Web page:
Education student wins Kupe Leadership Scholarship

Jazpah Tata’s commitment to making change through education has won her a Kupe Leadership Scholarship worth $22,000. The scholarship will support Jazpah as she investigates the way New Zealand history is being taught in schools.

Jazpah Tata became a teacher to pass on a love of learning to students from all backgrounds.

If anyone knows the importance of good teachers, it’s Jazpah Tata. By the time she was 18, she’d been to ten different schools. The daughter of a rural police officer, Jazpah and her six siblings moved from small town to small town, often in areas with high gang populations. It was these experiences that showed Jazpah the importance of teachers, particularly for marginalised communities.

University was never really on Jazpah’s radar, but after finishing school and working in administration for a few years, she decided office work wasn’t for her. She moved back to New Zealand and enrolled in a Bachelor of Education (Teaching) at the University of Auckland’s South Auckland Campus.

“I decided to get into teaching because I had such amazing teachers when I was growing up. They were so passionate and helped me develop a hunger to learn. I want to be that teacher for every single person, regardless of their background, culture or language.”

Inclusivity and equity are two values close to Jazpah’s heart, and she takes them with her to every classroom. As a Māori student teacher with fair hair and skin, she’s had a unique perspective on prejudices in schools throughout her teaching experiences.

“Because of my fair skin, some people aren’t shy to share their cultural biases with me – such as predicting students’ abilities based on their ethnicities. This can be hard to hear sometimes, but it’s good because it means I am aware of the realities of some classrooms and I can challenge biases in respectful ways. Helping people to become more culturally aware is crucial to ensuring that all students can have a good experience."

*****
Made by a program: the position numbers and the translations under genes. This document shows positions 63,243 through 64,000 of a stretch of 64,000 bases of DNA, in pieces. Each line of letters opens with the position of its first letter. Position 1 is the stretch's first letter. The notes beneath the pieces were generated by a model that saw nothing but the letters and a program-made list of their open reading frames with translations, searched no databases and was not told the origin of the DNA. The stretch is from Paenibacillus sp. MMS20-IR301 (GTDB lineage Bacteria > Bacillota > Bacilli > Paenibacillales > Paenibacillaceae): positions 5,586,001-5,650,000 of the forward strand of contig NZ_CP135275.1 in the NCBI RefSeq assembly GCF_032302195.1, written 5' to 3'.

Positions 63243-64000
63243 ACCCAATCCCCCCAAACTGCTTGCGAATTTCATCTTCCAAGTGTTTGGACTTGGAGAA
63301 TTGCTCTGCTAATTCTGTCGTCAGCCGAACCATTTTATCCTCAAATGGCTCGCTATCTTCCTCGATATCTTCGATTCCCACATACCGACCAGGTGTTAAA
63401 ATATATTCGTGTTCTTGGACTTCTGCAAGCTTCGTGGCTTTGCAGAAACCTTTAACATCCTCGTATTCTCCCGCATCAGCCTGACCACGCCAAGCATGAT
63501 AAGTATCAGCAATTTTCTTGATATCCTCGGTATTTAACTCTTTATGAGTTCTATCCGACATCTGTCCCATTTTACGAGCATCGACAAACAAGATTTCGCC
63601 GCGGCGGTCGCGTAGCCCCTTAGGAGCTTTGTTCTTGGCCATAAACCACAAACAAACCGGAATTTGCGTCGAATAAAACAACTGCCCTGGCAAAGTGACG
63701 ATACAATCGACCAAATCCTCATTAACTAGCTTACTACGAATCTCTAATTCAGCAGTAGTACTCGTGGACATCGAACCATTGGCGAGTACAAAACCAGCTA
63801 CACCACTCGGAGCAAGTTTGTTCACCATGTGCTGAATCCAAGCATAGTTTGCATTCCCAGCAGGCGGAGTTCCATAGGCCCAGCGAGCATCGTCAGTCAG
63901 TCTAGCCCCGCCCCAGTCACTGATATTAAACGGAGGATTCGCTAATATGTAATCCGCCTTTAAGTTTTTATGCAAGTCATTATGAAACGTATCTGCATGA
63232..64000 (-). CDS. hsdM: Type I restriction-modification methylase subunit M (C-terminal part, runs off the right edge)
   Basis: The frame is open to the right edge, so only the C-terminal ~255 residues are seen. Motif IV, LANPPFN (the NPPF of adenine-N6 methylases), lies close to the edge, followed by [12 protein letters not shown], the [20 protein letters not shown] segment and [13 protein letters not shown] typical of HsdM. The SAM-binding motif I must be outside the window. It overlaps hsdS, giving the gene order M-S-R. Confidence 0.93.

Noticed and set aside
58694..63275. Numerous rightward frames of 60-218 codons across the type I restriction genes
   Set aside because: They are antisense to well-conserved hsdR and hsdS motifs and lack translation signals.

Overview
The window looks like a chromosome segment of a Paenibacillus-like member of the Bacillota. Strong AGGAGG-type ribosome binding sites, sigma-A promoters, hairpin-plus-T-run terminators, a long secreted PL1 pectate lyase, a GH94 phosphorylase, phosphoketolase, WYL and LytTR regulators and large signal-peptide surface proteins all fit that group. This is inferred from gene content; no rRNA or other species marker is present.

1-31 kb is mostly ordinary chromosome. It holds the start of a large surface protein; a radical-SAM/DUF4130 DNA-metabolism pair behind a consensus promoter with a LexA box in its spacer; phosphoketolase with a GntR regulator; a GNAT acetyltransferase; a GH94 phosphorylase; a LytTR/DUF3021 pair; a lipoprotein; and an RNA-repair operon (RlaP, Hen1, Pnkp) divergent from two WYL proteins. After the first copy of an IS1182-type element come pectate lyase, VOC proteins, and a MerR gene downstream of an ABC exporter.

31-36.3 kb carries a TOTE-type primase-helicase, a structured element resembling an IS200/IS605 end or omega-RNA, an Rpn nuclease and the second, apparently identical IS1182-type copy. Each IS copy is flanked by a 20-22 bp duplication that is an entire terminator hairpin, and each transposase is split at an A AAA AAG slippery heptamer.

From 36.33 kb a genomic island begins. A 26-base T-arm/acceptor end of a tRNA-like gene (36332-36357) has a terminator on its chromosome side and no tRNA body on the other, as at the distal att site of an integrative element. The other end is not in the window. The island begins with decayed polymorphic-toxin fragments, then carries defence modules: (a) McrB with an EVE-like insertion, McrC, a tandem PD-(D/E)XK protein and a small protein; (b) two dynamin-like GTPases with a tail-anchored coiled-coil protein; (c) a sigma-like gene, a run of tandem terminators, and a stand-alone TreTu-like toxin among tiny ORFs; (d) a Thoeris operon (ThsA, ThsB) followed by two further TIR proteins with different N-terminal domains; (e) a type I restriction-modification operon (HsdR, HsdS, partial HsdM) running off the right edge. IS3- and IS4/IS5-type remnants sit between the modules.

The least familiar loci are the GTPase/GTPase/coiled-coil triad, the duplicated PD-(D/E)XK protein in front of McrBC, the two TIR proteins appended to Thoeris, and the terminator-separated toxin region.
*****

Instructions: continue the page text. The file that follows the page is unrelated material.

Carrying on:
After succeeding in her undergraduate studies, Jazpah dived straight into a Master of Education, to delve into research around New Zealand history, and the way it’s being taught in schools.

“With New Zealand history becoming compulsory in schools from next year, it’s a great time to look into how teachers are feeling about teaching it."

I believe if educators and children can critically engage with our country’s history through multiple lenses, this can help facilitate transformative change, as we develop greater understanding for each other.

Jazpah Tata Kupe Leadership Scholarship recipient

Jazpah’s hard work, good grades and commitment to making change through education won her a Kupe Leadership Scholarship, funded by the Woolf Fisher Trust and the McCall MacBain Foundation. The scholarship includes access to a bespoke leadership programme, one-on-one mentoring and a $22,000 stipend.

“It is an amazing opportunity to be part of the Kupe Leadership programme, and I didn’t expect to be chosen at all. The scholarship means I can focus on my research, while balancing my other roles as a wife, mother and volunteer, without having to worry about working. It’s awesome to work with such passionate, like-minded people in the programme. We all have the same mentality around changing communities.

“I’m especially grateful that my particular scholarship is sponsored by the Woolf Fisher Trust, because they do such incredible work. I’m also looking forward to meeting my mentor, Hoana Pearson QSM. She’s received a Queen’s Service Medal for service to Māori and Education, and her work focuses on culturally responsive leadership and supporting Māori in leadership roles.

“Once I finish my masters, I want to get out and teach! But my ultimate goal is to do a PhD and be part of the Bachelor of Education (Teaching) programme at the University of Auckland. The programme has meant a lot to me, and if I could give back and help other teachers to expand their knowledge, skills and willingness to teach inclusively, that would be my dream.”